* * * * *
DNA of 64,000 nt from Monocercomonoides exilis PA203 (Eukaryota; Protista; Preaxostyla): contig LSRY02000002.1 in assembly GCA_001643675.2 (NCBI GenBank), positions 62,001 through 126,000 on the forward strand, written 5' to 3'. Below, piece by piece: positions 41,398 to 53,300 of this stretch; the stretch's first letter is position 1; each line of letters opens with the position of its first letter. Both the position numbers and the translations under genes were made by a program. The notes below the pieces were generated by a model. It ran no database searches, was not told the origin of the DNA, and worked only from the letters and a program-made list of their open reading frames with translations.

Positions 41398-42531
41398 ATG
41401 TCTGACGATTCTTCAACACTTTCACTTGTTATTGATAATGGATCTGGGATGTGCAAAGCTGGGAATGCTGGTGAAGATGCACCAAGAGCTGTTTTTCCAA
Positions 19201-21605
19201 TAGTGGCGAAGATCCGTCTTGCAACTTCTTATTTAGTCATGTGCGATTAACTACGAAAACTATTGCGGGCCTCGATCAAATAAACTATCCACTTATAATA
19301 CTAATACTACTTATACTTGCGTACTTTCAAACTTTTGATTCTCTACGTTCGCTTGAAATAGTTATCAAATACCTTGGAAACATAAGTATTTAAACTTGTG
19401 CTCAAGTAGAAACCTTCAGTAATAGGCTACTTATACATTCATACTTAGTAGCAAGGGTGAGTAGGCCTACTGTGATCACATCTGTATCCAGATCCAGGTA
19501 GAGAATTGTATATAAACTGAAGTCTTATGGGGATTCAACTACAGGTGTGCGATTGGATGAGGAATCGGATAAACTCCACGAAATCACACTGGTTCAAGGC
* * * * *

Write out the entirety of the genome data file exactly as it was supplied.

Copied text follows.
DNA of 64,000 nt from Monocercomonoides exilis PA203 (Eukaryota; Protista; Preaxostyla): contig LSRY02000002.1 in assembly GCA_001643675.2 (NCBI GenBank), positions 62,001 through 126,000 on the forward strand, written 5' to 3'. Below, piece by piece: positions 41,398 to 53,300 of this stretch; the stretch's first letter is position 1; each line of letters opens with the position of its first letter. Both the position numbers and the translations under genes were made by a program. The notes below the pieces were generated by a model. It ran no database searches, was not told the origin of the DNA, and worked only from the letters and a program-made list of their open reading frames with translations.

Positions 41398-42531
41398 ATG
41401 TCTGACGATTCTTCAACACTTTCACTTGTTATTGATAATGGATCTGGGATGTGCAAAGCTGGGAATGCTGGTGAAGATGCACCAAGAGCTGTTTTTCCAA
Positions 19201-21605
19201 TAGTGGCGAAGATCCGTCTTGCAACTTCTTATTTAGTCATGTGCGATTAACTACGAAAACTATTGCGGGCCTCGATCAAATAAACTATCCACTTATAATA
19301 CTAATACTACTTATACTTGCGTACTTTCAAACTTTTGATTCTCTACGTTCGCTTGAAATAGTTATCAAATACCTTGGAAACATAAGTATTTAAACTTGTG
19401 CTCAAGTAGAAACCTTCAGTAATAGGCTACTTATACATTCATACTTAGTAGCAAGGGTGAGTAGGCCTACTGTGATCACATCTGTATCCAGATCCAGGTA
19501 GAGAATTGTATATAAACTGAAGTCTTATGGGGATTCAACTACAGGTGTGCGATTGGATGAGGAATCGGATAAACTCCACGAAATCACACTGGTTCAAGGC